He reassured them of that as soon as it appeared to him his voice could sound across the deafening echo of the shot.

“Not hurt in the least,” he said dully, looking down at the huddled form. “Is he dead?”

They straightened out the poor creature they would gladly have lynched, and one of them shook his head.

“A fit, I think. Let him be.”

A new-comer rushed in with horror-stricken face, and stopped his tongue at sight of Christopher.

“How's it outside?” whispered one to him.

“Dead.” The word was hardly breathed, but Christopher spun round on his heel.

“Who's dead?”

They looked at him uneasily, and at one another.

He moved to the door mechanically, when an old man, a north-countryman and a Methodist preacher of some note, laid his hand on his arm.

“Don't 'ee take on, lad. 'Tis the Lord's will which life He'll take home to him. Maybe He's got bigger work for you than for the little 'un.”

“Who is it?” His dry lips hardly framed the words.

“It's Ann Barty's little chap as was passing. We thought 'twere but the glass.”

“Better a boy than a man,” muttered another.

Christopher paid no heed. He went out with the old Methodist beside him. A group of men stood round something under the window which one of them had covered with a coat. They made way for the master, and not one of them, fathers and sons as they were, but felt a throb of thankfulness the small life had been taken in preference to his. But Christopher knelt down and raised the coat.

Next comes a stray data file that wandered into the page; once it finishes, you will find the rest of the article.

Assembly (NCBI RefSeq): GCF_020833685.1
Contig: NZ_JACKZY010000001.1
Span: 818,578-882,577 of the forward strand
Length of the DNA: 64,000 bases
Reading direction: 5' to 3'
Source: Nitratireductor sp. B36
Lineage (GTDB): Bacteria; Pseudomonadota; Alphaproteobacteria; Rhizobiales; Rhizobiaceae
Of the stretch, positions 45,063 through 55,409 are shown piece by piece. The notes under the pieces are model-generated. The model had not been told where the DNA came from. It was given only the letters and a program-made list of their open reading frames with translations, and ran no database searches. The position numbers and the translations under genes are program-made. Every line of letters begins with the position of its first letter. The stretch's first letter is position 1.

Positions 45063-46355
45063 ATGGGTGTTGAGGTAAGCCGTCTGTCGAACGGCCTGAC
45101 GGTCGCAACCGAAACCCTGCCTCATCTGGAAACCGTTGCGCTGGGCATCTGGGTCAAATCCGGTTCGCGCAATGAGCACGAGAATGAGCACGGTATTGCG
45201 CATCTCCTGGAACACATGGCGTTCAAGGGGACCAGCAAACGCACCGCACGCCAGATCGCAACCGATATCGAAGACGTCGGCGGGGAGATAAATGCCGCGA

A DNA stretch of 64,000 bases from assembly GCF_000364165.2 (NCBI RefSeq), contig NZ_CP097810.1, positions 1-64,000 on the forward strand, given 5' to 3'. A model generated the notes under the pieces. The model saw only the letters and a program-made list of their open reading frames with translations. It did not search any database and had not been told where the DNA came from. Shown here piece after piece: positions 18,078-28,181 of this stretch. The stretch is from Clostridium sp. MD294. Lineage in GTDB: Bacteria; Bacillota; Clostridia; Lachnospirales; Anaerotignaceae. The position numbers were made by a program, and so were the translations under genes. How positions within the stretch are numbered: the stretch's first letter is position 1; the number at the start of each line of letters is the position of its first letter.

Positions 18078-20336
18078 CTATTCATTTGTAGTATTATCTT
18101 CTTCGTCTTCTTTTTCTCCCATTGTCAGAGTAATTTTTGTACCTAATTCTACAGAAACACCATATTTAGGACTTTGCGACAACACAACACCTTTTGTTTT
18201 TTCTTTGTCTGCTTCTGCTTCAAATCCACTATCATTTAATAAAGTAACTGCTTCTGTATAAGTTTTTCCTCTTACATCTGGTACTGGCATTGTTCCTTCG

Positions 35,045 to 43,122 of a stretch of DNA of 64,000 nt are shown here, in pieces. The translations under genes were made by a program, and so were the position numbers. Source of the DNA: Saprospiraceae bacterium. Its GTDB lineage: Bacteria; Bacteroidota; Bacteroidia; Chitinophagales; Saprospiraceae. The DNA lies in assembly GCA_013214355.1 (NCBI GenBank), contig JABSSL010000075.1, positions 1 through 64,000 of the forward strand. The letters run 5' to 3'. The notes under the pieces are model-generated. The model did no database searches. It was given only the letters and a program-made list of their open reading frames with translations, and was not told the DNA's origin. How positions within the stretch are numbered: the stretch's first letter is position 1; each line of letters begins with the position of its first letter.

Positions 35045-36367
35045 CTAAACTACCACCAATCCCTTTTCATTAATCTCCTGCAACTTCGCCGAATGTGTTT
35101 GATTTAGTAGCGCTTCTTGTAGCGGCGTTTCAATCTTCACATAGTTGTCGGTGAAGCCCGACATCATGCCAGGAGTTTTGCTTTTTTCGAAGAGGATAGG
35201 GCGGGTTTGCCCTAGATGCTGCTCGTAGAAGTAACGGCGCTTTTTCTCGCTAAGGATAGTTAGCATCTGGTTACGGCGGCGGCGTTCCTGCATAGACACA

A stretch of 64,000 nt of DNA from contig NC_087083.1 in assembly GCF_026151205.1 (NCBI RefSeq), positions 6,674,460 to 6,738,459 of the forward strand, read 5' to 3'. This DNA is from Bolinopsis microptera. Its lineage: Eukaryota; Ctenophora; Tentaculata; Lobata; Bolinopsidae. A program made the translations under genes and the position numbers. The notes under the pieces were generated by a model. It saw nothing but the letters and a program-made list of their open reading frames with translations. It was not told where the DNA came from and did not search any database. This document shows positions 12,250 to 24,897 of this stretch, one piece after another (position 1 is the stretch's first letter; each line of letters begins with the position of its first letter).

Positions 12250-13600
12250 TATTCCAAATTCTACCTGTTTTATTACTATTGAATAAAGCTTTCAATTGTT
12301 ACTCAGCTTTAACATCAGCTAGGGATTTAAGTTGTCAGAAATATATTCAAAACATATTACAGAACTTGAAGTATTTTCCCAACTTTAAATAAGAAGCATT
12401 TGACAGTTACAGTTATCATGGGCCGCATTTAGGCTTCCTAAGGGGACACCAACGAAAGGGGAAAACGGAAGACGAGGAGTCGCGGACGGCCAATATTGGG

“One shall be taken, the other left.”

It was old Choris who said it. A little murmur of assent went up from the circle, bareheaded now, like Christopher. He looked up with fierce, unspoken dissent to their meek acceptance of this cruel thing, and then replacing the coat very gently, stood up.

“Has anyone gone to Ann Barty?” he asked quietly.

Someone had gone, it appeared. Someone else had gone for a doctor. Christopher ordered them to carry the little form into the waiting-room, where it was laid on the table. Someone fetched a flag from the office and laid it over the boy.

Without direct orders all work in the mill had ceased, little knots of men had gathered in the yard and there was a half-suppressed unanimous murmur from two hundred throats when a group of men came out of the room with the shattered window, carrying the still conscious form of the author of the outrage. It rose and fell and rose again threateningly. Christopher came out of the waiting-room and at sight of him it fell again.